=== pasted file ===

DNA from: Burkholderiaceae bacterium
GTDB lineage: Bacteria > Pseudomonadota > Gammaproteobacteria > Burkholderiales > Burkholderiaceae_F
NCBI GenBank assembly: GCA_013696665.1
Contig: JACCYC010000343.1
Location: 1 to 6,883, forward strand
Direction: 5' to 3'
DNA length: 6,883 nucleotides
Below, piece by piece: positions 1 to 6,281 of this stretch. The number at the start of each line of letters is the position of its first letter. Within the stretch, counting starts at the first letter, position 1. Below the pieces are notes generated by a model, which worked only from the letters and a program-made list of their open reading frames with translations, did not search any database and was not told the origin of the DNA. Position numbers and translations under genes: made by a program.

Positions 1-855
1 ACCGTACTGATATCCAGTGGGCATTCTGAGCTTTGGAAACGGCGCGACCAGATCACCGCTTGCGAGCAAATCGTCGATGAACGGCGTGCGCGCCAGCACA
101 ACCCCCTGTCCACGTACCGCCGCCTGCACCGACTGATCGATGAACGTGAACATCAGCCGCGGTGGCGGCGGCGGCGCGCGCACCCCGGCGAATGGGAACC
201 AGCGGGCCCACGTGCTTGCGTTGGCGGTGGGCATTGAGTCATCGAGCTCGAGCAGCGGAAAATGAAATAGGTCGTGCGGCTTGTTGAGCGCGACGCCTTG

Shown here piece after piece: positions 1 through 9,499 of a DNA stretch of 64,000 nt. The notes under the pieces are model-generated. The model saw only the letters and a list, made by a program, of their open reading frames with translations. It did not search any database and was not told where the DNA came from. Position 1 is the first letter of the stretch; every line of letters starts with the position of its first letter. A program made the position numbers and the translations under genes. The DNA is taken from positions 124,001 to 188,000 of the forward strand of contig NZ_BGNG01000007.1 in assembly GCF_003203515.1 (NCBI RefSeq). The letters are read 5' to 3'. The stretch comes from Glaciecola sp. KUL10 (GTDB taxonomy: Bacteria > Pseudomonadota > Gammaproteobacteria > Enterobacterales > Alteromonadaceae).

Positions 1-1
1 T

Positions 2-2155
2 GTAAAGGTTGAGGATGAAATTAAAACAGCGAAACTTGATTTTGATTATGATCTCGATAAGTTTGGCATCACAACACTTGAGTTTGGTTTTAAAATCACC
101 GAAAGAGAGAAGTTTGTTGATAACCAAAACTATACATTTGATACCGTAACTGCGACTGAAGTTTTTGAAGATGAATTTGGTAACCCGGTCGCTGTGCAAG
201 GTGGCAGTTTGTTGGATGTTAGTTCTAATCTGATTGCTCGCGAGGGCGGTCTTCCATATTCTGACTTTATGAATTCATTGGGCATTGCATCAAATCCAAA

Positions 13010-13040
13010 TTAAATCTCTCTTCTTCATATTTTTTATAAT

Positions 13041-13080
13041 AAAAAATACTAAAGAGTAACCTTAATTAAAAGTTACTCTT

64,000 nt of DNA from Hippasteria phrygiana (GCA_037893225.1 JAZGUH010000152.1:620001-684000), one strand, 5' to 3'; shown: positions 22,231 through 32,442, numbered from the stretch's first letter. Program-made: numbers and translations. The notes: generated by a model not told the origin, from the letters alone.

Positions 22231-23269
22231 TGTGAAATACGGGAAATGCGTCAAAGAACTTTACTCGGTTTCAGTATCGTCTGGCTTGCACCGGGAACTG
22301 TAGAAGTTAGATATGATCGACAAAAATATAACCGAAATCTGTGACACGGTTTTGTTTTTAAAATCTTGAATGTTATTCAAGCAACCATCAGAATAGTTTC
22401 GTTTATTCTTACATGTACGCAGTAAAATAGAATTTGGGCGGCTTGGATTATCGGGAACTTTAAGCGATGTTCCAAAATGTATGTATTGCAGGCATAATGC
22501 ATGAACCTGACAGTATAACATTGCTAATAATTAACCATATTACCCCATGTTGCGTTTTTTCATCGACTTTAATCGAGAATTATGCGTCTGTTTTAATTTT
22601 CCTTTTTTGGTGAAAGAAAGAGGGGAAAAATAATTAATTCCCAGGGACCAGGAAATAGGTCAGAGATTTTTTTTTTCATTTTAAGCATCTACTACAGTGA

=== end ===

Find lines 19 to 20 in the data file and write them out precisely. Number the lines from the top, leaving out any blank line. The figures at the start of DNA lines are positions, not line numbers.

201 GTGGCAGTTTGTTGGATGTTAGTTCTAATCTGATTGCTCGCGAGGGCGGTCTTCCATATTCTGACTTTATGAATTCATTGGGCATTGCATCAAATCCAAA

Positions 13010-13040